Most of the complaints that I hear from others involve relatives that dispute dates and spellings of names–the latter being a BIGGIE. I still have difficultly convincing new family researchers themselves to accept the fact that their ancestors’ names were spelled many ways. It can be impossible to convince relatives, especially those who have never gone bleary-eyed reading old Irish baptismal records on microfilm, that, no, the family did NOT always spell Kavanagh with a “K” instead of a “C.” 



No family feuds (and I hope no hurt feelings) to report here, but certainly the issue of surname spellings is sometimes an issue.

And it’s not surprising, really, that so many people are wedded to a notion of the one “correct” (and historically immutable) spelling of one’s surname, given how important surname spelling is today. If the clerk at the DMV misspells your name, for example, and you end up with a driver’s license with just one vowel or consonant different from your officially registered name (as found on your birth certificate, say, or perhaps on your passport), that’s going to bother you, right? Well, it would certainly bother me, and I would spend time and money to have that error corrected. A variant surname spelling on a document related to your contributions to the Canada Pension Plan? Yeah, you’d definitely want to look into that, and correct that misspelling just to be safe.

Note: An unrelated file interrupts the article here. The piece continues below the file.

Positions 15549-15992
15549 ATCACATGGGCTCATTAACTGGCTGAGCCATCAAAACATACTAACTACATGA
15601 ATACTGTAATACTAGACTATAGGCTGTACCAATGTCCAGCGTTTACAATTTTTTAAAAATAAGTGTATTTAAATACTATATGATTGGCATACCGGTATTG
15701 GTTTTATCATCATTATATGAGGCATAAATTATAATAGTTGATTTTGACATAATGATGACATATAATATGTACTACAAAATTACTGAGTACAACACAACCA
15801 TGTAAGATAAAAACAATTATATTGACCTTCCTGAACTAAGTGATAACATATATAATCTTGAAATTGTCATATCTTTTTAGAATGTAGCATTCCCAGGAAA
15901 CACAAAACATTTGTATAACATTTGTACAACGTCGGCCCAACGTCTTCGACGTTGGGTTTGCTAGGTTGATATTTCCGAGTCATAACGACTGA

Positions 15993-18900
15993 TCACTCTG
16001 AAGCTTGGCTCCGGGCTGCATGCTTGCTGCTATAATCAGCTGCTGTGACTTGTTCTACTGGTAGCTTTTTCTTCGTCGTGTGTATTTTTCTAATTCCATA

Bridget O’Hanlon = Sister of Ann O’Hanlon Vallely?

On 15 November 1841, in the parish of Notre-Dame-de-Bon-Secours at Montebello, Papineau Co., Québec, Thomas McTeague married Bridget O’Hanlon. The names of the couple and of their parents were written as follows (with my translation/interpretation in italics):